Romanesque Architecture vs. Gothic Architecture

Topics: Gothic architecture, Romanesque architecture, Flying buttress Pages: 3 (1120 words) Published: October 14, 2012
Tabitha Crosby
Dr. Maineville
10/07 /2012

Romanesque Architecture and Gothic Architecture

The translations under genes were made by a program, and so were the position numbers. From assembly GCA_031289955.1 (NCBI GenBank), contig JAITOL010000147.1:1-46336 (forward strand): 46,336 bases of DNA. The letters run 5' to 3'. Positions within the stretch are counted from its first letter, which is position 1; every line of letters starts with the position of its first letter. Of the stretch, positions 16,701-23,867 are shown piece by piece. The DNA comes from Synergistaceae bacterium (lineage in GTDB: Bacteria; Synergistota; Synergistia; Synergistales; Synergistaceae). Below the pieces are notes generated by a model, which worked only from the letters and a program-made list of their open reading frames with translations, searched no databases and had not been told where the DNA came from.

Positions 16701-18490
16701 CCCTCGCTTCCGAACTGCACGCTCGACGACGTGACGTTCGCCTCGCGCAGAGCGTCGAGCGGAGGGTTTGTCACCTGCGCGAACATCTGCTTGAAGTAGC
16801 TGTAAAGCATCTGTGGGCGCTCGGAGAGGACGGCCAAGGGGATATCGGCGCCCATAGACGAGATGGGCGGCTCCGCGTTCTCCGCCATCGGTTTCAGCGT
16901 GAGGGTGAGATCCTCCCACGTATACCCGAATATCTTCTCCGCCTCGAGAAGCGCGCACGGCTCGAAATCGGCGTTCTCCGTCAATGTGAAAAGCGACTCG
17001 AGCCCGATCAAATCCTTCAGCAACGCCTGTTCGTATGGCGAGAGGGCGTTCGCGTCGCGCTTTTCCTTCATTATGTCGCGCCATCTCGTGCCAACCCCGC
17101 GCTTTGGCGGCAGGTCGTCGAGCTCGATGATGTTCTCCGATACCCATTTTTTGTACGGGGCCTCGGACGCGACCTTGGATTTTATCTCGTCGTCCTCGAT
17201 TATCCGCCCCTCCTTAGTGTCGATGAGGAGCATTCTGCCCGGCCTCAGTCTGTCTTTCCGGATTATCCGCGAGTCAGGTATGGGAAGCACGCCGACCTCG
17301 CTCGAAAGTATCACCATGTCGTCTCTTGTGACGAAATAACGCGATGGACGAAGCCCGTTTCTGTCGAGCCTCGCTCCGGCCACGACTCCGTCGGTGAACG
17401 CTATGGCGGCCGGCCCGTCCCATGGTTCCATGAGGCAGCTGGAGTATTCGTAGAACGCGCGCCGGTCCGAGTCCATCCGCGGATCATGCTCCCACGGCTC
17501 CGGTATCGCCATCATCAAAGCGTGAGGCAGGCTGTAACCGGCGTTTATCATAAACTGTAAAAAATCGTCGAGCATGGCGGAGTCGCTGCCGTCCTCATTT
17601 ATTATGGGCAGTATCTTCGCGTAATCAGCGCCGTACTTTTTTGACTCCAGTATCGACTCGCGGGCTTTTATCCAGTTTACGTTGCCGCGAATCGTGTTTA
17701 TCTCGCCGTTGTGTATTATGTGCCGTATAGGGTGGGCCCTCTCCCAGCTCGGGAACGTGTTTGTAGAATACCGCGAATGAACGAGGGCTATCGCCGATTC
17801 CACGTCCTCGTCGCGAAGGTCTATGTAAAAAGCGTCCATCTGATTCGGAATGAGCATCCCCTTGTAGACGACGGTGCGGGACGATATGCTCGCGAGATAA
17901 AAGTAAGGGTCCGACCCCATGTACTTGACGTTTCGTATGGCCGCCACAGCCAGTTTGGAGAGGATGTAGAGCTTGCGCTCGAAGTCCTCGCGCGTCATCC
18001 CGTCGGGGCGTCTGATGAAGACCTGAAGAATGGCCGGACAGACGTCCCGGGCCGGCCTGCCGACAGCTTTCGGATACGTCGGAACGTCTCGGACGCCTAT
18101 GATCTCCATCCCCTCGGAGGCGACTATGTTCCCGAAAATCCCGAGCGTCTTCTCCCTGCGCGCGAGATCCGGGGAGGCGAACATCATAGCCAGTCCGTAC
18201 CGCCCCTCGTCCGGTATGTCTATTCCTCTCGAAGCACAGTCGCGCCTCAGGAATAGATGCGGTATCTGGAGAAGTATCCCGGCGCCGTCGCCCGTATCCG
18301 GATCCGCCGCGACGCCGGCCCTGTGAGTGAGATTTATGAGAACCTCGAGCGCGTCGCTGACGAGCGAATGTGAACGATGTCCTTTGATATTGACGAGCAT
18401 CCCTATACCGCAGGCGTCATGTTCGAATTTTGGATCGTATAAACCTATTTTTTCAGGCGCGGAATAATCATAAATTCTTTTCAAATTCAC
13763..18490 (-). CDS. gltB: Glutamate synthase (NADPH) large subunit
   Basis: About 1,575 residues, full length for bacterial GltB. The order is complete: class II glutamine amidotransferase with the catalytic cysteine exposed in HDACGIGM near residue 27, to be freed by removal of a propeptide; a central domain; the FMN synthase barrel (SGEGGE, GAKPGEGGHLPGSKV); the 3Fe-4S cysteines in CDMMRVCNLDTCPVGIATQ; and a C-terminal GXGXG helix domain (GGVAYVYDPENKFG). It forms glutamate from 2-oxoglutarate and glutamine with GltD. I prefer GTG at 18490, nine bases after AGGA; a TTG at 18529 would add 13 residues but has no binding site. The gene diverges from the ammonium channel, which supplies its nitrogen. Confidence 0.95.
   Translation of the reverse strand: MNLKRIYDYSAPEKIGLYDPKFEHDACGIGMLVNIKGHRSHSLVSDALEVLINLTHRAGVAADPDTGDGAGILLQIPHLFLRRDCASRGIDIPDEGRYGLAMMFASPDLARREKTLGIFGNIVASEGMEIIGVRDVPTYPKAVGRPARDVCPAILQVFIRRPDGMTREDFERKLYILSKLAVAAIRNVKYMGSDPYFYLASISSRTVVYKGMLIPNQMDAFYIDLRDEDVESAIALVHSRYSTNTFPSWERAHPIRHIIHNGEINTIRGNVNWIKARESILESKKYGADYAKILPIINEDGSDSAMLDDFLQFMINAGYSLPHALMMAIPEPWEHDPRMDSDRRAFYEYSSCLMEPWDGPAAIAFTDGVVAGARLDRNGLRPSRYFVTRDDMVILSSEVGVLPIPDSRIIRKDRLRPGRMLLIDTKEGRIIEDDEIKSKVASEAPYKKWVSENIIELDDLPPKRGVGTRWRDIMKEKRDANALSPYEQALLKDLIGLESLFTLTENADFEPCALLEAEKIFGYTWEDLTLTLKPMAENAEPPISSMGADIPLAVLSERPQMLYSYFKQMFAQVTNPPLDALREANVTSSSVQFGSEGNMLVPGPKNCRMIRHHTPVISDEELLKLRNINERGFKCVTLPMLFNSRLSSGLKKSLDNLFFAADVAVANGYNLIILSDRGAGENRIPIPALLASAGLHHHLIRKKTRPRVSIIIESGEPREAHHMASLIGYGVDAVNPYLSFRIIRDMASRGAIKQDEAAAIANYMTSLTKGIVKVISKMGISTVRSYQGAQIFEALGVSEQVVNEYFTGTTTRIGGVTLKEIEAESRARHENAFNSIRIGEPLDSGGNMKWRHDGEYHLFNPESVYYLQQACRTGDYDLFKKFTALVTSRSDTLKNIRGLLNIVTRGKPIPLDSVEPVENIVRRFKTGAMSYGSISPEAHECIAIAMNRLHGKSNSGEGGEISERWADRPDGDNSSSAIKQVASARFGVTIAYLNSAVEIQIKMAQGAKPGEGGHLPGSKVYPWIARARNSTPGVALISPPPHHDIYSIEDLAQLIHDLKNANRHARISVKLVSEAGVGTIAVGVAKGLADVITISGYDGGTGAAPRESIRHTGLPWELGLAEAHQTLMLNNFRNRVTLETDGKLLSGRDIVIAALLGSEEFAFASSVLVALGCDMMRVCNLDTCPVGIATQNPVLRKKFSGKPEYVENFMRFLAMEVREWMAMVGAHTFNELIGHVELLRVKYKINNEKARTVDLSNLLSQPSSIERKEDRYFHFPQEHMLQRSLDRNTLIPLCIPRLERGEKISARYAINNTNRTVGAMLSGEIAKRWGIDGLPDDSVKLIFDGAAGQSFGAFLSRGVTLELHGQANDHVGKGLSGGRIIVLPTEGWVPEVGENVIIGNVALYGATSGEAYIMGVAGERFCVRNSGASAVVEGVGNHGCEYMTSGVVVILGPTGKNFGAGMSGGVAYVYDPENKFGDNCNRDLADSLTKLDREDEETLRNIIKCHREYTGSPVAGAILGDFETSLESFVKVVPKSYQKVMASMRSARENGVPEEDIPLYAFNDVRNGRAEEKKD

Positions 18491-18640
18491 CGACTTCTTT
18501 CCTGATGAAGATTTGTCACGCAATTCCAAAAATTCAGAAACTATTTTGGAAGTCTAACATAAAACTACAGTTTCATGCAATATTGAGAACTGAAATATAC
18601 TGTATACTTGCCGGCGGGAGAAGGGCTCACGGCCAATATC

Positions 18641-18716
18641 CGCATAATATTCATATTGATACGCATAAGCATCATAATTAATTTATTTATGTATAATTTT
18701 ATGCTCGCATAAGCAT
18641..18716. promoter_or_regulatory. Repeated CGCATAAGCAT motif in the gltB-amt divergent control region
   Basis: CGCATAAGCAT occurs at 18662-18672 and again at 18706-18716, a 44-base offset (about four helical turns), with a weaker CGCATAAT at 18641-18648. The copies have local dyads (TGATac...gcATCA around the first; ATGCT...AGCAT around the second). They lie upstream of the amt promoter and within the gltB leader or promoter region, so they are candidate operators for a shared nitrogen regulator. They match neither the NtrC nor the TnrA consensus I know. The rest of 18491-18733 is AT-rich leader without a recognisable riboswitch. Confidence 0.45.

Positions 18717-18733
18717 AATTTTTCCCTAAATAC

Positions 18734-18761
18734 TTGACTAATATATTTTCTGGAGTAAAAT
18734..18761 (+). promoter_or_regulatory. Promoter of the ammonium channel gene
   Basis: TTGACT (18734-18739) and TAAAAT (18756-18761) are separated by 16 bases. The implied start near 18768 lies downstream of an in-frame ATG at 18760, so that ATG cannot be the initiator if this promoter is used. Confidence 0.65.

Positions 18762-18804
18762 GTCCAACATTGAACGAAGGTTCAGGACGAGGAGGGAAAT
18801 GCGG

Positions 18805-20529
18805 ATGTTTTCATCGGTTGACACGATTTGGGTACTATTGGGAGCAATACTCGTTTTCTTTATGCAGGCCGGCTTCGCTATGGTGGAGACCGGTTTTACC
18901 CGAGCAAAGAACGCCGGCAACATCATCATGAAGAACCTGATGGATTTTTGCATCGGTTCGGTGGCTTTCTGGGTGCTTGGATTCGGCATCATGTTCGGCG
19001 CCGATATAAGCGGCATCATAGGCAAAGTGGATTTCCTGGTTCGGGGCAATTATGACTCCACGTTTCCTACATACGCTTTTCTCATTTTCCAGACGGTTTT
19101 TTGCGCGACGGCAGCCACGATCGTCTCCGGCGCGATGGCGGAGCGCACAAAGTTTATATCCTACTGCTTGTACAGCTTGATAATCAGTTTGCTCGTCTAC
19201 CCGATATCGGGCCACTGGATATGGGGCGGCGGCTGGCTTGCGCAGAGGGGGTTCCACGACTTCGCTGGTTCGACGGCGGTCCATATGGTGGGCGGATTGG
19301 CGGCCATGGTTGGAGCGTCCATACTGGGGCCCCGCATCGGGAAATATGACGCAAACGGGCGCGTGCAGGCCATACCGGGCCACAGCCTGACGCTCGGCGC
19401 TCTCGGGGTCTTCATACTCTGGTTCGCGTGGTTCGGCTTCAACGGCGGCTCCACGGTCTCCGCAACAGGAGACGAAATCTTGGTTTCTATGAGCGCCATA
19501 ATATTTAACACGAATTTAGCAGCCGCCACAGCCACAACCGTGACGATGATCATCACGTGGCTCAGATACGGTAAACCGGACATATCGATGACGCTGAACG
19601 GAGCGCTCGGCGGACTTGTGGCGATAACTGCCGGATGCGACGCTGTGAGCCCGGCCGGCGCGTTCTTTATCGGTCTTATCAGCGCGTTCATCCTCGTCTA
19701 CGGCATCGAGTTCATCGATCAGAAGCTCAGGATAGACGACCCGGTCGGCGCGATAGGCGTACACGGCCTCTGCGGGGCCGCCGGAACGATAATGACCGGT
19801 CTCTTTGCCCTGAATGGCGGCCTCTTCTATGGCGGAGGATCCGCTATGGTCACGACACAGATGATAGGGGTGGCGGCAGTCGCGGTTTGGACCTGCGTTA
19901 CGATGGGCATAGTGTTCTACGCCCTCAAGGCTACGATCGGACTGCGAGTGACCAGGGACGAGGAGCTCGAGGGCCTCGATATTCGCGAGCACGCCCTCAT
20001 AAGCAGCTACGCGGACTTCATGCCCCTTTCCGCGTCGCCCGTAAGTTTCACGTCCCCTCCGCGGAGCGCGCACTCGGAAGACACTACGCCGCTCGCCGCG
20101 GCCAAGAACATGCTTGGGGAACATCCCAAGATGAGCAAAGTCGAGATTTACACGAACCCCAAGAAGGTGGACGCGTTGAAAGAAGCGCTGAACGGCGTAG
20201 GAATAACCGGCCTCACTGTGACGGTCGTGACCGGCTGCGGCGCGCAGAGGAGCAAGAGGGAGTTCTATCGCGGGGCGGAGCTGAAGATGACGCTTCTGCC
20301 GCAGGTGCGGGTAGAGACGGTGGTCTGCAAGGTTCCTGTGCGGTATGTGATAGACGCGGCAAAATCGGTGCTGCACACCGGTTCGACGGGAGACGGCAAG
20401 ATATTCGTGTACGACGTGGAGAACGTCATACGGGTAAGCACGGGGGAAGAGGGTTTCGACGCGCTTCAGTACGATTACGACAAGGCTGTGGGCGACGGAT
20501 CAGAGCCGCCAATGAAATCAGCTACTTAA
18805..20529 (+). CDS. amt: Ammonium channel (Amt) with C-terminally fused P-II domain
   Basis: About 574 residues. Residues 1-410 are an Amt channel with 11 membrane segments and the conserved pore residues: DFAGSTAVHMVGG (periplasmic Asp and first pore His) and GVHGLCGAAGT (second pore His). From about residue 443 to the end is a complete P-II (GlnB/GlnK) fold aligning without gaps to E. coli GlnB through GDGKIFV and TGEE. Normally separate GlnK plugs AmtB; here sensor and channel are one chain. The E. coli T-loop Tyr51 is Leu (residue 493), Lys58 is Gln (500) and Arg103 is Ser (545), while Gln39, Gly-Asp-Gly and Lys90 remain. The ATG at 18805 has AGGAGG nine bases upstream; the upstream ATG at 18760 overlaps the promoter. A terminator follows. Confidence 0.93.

Throughout history it’s simple to understand how so many were inspired to create masterpieces we see and love today. Many years ago beauty was shaped in almost every feature, sculpture, and building. One of the most memorable of these iconic creations can be seen in Romanesque and Gothic architecture; however even though they are both similar they also have many differences. These themes were carried out throughout many parts of Europe sending both fear and beauty through the hearts of every being to lay their eyes upon them. Whether it was in its distinctive windows, unique exterior and interior designs, or any of the other myriad architectural features, Romanesque and Gothic architecture are identifiable if one can distinguish the two types of styles. It was the age of the development of Romanesque and Gothic Architecture where the battle began to reach greater and higher achievements. During this new development a new task was held that gave a new appreciation for light, during the medieval age many structures were built sheltered and isolated from the world outside. The inside of these buildings would seem dark and on some occasions moldy. With the development of new structures the idea for these new Gothic structures was to make a more pleasant place to be. By allowing higher and grander windows it allowed more light in these usual dark places, it removed many issues with mold and eliminated the use of open doors on raining days. It was a great achievement for the new structures and it was a feature that remained with them throughout time. However many were not so focused on the idea of an open and airy concept. The Romanesque buildings are known for their straight and boxy appearance. In Roman structures the walls were large and thick and had to create smaller windows as to not weaken to walls with large gaps. The Civic Hall in Massa Marittima, Italy...
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